I think that the decision to keep Bond in a present day setting was not only financial, but also so that audiences could relate to the modern subject matter. This means that a modern faithful adaptation would have to tap into a modern paranoia, such as Jehadi terrorism. However, since this subject has been covered extensively in other TV and film media, brining Bond into dramas of this type is going to seem very much like he is jumping on an already overladen bandwagon.

    This is, I think, why Moonraker has been plundered, rather than produced.

    I think a faithful MR adaptation could work as a contemporary "enemy within" story (admittedly already done well in GE and poorly in DAD). It would have more of an edge with an ISIS-type threat. However, Eon since 1987 has (wisely) shied away from overtly political stories. Plus, it's hard to make what's happening in the Islamic world entertaining. So I think you are probably right.
  • edited September 2015 Posts: 1,482
    Interesting observation @Ludovico. But please jog my memory - where is MR (novel) material used in SF...?
  • echoecho 007 in New York
    edited September 2015 Posts: 4,229
    I believe it is the shooting range, the predominantly UK settings, and the "turncoat" characteristics of Silva.
  • Very interesting discussion, indeed. I would like to let you know, that I'm actually working on the 'faithful' movie adaptation of Moonraker. It's already four years in the making and I still have a lot of work ahead... but I'm doing my best. https://www.facebook.com/legomoonraker007
  • Posts: 12,937
    AceHole wrote: »
    Interesting observation @Ludovico. But please jog my memory - where is MR (novel) material used in SF...?

    Silva's appearance mainly and a part of his background. Like Drax he's a non British who works/worked for Brittain, he has a bad jaw/teeth and tries to camouflage his wound but do so badly, he's targeting London (albeit indirectly for Silva) and is solely motivated by revenge.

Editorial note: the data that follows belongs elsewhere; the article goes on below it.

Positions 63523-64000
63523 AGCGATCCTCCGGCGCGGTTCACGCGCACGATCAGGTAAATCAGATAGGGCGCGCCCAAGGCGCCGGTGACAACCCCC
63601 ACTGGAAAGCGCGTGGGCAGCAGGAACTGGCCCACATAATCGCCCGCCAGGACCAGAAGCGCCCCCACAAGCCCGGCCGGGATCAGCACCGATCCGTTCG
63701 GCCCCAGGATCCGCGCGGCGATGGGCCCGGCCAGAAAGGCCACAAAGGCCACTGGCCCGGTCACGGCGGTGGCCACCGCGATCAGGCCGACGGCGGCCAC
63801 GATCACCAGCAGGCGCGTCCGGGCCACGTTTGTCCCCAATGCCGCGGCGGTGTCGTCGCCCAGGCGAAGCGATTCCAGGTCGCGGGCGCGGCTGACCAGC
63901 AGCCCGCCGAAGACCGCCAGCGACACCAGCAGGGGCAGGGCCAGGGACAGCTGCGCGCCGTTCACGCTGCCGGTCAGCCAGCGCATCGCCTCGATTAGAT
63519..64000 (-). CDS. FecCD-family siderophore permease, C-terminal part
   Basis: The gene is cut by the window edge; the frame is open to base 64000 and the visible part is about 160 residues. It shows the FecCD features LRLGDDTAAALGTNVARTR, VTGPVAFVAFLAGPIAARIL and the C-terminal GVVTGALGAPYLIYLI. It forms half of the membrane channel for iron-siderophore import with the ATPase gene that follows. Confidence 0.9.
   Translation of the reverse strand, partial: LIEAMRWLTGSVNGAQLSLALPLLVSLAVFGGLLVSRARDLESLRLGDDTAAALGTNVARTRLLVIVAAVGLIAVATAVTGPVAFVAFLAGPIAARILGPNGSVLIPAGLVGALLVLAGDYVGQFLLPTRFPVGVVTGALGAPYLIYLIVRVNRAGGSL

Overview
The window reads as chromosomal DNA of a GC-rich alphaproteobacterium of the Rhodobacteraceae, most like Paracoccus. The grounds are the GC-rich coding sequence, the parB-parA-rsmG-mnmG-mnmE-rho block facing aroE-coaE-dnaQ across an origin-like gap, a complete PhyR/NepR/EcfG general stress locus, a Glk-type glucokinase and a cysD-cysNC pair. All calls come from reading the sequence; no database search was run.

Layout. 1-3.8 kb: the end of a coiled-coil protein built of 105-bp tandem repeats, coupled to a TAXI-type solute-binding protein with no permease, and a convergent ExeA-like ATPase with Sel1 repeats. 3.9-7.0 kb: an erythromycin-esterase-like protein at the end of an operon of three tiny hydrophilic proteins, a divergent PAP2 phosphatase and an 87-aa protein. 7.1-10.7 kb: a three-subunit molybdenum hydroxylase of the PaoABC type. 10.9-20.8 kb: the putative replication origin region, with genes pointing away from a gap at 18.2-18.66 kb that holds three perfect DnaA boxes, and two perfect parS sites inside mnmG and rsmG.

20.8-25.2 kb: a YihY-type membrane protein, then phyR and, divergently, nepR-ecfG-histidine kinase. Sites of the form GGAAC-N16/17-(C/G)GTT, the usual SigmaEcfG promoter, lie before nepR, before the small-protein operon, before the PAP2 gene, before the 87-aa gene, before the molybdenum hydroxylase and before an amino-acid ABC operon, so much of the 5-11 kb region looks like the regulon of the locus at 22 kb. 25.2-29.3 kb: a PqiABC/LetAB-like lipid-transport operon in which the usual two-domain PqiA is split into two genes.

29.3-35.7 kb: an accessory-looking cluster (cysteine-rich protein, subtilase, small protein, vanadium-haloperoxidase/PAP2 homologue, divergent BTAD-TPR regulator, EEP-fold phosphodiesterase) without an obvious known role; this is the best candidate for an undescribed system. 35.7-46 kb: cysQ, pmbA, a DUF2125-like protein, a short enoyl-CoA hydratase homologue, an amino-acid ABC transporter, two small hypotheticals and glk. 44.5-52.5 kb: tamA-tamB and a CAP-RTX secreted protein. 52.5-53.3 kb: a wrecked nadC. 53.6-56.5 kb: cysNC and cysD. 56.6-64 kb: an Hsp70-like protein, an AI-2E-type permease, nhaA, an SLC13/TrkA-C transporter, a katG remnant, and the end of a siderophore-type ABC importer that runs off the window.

• edited October 2015 Posts: 12,937
    Oh and using London and the UK in SF as the main setting is also very MR.
  • DragonpolDragonpol Schloss Drache
    Posts: 14,025
    Ludovico wrote: »
    Oh and using London and the UK in SF as the main setting is also very MR.

    Yes, I certainly thought so too.

  • Posts: 12,937
    It is ironic because many Bond movies owe far more to Moonraker than the movie that share its name with the original novel.
  • DragonpolDragonpol Schloss Drache
    Posts: 14,025
    Ludovico wrote: »
    It is ironic because many Bond movies owe far more to Moonraker than the movie that share its name with the original novel.

    Indeed, sad but true.
  • 00Agent00Agent Any man who drinks Dom Perignon '52 can't be all bad.
    Posts: 5,159
    I would like to let you know, that I'm actually working on the 'faithful' movie adaptation of Moonraker. It's already four years in the making and I still have a lot of work ahead... but I'm doing my best. https://www.facebook.com/legomoonraker007

    Looks cool. You got my like, i'm looking forward to it
  • MaxCasinoMaxCasino United States
    Posts: 1,773
    In terms of movies, LALD and MR are used the most in movies that aren't their adaptation. However, in terms of characters being used the most in other media, Goldfinger holds the record now. You have Pussy Galore being in Trigger Mortis, (which I consider part of the Fleming timeline), Goldfinger and Oddjob in the recent James Bond yearlong run of Dynamite Comics. Like Raymond Benson, Dynamite brought back a few characters. Ironically, the next Fleming novel for them to adapt is MR.
  • Posts: 2,060
    I would say that OP the movie has an element of MR in it as well: the villain cheating at backgammon, only to be undone by Bond, is very closely aligned to the first section of MR the novel. I don't hold out much hope for a faithful movie adaptation of MR, to my mind the only part of Fleming still available for use is the Garden of Death in YOLT the novel. Time may prove me wrong...but I just don't see it.
    Wrong. There is still plenty of unused material. Much of MR still hasn't yet been used, despite the blatant rip-offs (DAD, etc.).